I don’t know if they have the attention span to listen to audiobooks.

  3. Why is “children’s music” the only thing people let their kids listen to (and test their own sanity in the process)? What’s wrong with “normal” music?

  4. Fairly Odd Mother says

    Hi guys and thanks for the comments:
    KJC—my problem with ‘normal’ music (I assume you mean pop or rock) is that 1) the radio stations around here often feature content that isn’t appropriate for children—either it is a ‘hot bodies’ contest or a song that is, IMO, not suitable for little kids–and I may not ‘catch’ this stuff in time to change the channel; 2) we do listen to some of my CD’s, but many have lyrics that aren’t great for kids. I simplified my post a bit to remove these observations but they were in my original draft. Plus, some ‘normal’ music that my oldest loves (High School Musical comes to mind) makes me want to rear-end the car in front of me, lol.

    Whirlwind–I think audio books are something you sort of ‘work into’. If your girls can sit and watch a 1/2 hour television show, chances are they can handle 10-20 minutes of an audio book (most of our trips are about that length). We don’t ALWAYS listen to audio books and don’t even listen to one from start to finish. We break things up with music or even some NPR (although, again, some of the news programs can be tough for little ones). The key is to abandon a book that hasn’t ‘hooked’ them. Try to find a book that is behind a favorite movie or character (Mary Poppins, Stuart Little, Charlie and the Chocolate Factory, etc) and they may like it.

  5. Be Inspired Always says

    We do the audio thing too. WE turn it on when we jump into the car to go to school, on the way to the grocery store, everywhere. WE started this when my kids were really young and they still love it. Recently we listened to

    The Monstrous Memoirs of a Mighty McFearless by Ahmet Zappa, Its really funny and cute in someplaces, but some of it gets somewhat boring at least in the middle. The writing is excellent though. We haven’t gotten to the end yet, but my 11 year old can’t wait to get into the car.

    Another one we listened to was “A Wrinkle in Time.” A very good book, even better when you have the Author herself reading it to you.


  6. We listened to the Harry Potter series on a cross country move. What a life saver!

  7. Despereaux is sooo great! Your kids are too big but Adventures with Frog and Toad can hold Z’s attention for a good long time in the car.

    He also “wikes opewah” and asks to listen to the “biscotti” song.

    ::translation – “likes opera” and “Pavrotti” ::


  8. What a fantastic idea – and we love all the stories you listed. Thanks!

  9. Mrs. Chicky says

    I love the idea of audio books in the car. Right now I’m a fiend for the podcasts I get on iTunes but I don’t think Chicky is going to stand for another episode of “Wait, wait, don’t tell me”.

  10. AnotherMomCreation says

    We also do Audio books. The library in our town has a lot of short books from the Smithsonian institute. Our favorite is the Arctic Hare. We’ve checked that out more times than I can count.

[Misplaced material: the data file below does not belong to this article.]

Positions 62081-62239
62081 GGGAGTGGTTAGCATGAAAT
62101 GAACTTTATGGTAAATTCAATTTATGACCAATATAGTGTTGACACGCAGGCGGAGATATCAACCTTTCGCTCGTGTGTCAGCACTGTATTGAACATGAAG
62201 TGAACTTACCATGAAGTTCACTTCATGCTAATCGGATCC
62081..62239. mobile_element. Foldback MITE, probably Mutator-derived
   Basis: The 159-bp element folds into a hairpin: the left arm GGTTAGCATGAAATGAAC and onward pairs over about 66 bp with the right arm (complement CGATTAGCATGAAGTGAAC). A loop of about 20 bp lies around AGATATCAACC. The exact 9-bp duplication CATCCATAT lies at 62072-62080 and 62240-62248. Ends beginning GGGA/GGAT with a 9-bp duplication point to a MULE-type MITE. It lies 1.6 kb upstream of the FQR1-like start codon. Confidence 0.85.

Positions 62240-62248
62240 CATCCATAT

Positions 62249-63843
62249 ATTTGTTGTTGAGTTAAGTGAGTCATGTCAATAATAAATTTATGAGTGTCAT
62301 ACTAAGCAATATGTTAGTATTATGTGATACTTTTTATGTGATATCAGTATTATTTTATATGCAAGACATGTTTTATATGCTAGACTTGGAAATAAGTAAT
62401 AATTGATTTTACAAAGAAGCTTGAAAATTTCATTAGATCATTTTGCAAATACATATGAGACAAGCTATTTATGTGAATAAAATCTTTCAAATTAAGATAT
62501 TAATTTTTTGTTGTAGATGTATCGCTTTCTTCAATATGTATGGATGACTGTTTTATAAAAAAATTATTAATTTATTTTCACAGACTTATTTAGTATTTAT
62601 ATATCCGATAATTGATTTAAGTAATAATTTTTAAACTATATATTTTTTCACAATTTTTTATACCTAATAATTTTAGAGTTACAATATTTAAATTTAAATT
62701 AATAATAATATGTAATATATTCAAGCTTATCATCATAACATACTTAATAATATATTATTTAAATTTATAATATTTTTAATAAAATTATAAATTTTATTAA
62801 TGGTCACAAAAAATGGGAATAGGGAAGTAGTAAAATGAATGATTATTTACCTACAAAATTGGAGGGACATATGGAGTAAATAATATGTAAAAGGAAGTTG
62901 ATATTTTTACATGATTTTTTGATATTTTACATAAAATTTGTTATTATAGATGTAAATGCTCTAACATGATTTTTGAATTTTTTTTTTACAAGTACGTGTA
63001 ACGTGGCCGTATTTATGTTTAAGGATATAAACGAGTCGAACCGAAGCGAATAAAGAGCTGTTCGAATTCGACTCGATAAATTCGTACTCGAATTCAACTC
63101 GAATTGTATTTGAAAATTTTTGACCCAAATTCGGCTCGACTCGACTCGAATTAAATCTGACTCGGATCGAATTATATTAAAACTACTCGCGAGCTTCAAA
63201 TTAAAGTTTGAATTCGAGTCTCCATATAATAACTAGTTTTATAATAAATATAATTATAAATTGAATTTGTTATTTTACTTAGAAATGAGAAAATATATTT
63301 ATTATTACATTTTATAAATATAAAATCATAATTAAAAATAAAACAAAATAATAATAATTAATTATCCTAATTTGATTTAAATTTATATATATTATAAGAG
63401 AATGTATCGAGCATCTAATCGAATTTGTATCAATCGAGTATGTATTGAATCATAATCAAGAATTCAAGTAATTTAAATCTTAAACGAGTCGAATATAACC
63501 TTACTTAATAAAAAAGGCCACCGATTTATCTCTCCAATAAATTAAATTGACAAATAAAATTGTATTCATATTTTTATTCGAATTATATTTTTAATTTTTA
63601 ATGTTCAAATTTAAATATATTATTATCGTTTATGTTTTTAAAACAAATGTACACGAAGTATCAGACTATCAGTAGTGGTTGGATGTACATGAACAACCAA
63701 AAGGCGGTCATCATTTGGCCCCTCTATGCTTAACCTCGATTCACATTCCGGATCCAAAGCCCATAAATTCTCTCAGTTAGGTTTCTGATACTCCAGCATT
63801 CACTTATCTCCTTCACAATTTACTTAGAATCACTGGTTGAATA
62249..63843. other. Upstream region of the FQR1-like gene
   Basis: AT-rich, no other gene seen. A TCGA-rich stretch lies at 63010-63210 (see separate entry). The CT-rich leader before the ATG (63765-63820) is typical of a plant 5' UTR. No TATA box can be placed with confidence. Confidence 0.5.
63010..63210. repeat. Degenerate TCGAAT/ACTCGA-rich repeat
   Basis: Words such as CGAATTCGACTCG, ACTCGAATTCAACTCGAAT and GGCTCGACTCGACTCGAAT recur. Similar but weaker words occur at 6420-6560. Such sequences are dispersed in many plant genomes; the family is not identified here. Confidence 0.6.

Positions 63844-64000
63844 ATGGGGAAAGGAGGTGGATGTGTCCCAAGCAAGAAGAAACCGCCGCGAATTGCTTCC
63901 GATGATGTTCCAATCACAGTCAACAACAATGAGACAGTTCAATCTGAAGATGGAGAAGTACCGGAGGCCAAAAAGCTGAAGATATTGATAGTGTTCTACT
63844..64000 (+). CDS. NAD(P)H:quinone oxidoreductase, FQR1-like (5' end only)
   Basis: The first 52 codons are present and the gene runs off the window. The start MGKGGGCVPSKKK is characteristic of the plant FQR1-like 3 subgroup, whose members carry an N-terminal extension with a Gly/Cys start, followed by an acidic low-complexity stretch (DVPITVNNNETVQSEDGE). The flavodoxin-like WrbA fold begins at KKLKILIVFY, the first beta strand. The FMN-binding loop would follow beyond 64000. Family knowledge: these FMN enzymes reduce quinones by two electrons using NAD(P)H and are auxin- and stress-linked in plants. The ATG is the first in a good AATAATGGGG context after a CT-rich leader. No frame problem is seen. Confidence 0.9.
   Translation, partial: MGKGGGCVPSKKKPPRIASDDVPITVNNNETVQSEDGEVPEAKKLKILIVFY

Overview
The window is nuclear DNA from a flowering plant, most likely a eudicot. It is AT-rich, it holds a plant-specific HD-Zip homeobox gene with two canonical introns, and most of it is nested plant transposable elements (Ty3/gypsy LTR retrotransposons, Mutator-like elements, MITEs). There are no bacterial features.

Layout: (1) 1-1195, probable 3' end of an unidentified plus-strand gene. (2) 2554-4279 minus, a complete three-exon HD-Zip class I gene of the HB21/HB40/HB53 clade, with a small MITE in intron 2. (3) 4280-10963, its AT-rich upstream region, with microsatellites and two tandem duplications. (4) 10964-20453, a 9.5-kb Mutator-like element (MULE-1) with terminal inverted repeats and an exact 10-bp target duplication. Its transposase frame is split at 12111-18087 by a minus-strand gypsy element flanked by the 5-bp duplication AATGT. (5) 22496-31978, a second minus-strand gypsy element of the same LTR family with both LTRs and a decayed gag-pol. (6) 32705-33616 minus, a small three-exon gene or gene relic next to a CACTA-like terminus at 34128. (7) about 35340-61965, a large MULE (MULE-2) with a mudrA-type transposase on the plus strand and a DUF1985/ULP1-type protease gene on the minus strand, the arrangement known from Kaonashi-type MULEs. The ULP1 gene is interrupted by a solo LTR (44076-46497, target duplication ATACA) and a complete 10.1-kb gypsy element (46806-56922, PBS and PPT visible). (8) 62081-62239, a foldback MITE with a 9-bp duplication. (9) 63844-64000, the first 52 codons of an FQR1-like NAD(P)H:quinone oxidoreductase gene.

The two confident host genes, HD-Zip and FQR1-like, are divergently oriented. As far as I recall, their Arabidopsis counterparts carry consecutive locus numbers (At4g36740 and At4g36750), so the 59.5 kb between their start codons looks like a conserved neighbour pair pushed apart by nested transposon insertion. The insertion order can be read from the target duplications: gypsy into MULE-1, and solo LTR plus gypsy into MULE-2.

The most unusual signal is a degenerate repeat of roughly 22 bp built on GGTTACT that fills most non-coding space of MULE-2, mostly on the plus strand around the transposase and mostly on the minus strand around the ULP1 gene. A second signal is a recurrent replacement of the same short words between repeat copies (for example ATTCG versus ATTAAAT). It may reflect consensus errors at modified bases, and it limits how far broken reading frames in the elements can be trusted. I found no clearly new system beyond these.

And of course Clifford is still a big hit with both the girls.

  11. I read Five Little Peppers to the Girl over the summer, and golly. Those Peppers ejaculated a LOT.
    We like the story tapes of Jim Weiss – they’re terrific. Right now, we love the Mystery! Mystery! one the most. But Treasure Island is grand, also.

  12. What fun – and what a great list of books. I may try that next time we have a longish ride.

  13. Was thinking more about books on tape…do you get the Chinaberry book catalog? They have carefully selected books and tapes for the whole family. I absolutely adore this catalog. Look at it online at

  14. Blog Antagonist says

    We compormised. It really is a life saver on long trips, so we got one that was not integrated. I can put it in for long trips and take it out when it’s over. And, we always choose an audio book when we drive to my parents house every Christmas. Not even my kids can watch tv for 18 hours straight!

  15. We have a portable dvd player that really truly only comes out on trips at least several hours long. It’s been a lifesaver. Maybe when Maya’s a bit older we’ll try audiobooks, but for now they’re too hard for her to process. In the meantime, I’m just going slowly batty listening to children’s music.

    The Little Princess was one of my Very Most Favorite Books growing up. (Shhh, don’t tell, but I still reread it once in a while even now.)

  16. sandy shoes says

    YAY for audiobooks. I can see a portable DVD player for r-e-a-l-l-y long trips, but otherwise, a screen? In the car? Pfffft.

    Thanks for the list. My girls are going to love the Little House books on audio.

  17. We do alot of books on tape too. We’ve heard Little House and they loved it. They were over the moon when they found out they could actually WATCH it.

    Some others…
    The Spiderwick Chronicles, Molly Moon’s Incredible Book of Hypnotism, some book about saving endangered owls, a Judy Blume/Fudge book which surprised me with a comment about how Santa was for babies and he didn’t believe in that stuff anymore, Despereaux (which my daughter pretty much slept through and my son didn’t care to finish), Half Magic, Ribsy, The Trouble with Miss Switch and some others whose names escape me.

    What always surprises me is how rude a lot of the kids seem. The Spiderwick kids and Peter in those Fudge books…they’re obnoxious.

    Thanks for the suggestions…

  18. That’s a grat list! We almost never do books on CD, though I think about it at times. Car time is my music time though. LOL

  19. What a great idea. I would never have thought of it. Thanks!

  20. This is so awesome of you. And boy you just gave me a hankering to read Little House again.

    One of Nate and my continual arguments is that I refuse to have a DVD player in the car. I’m like, if staring out the window and getting car sick was good enough for me…

  21. Also, add to your list anything by Jim Weiss or Odds Bodkins. Absolutely wonderful. Chinaberry (mentioned in a previous comment) carries both, but I think they’re both online, too.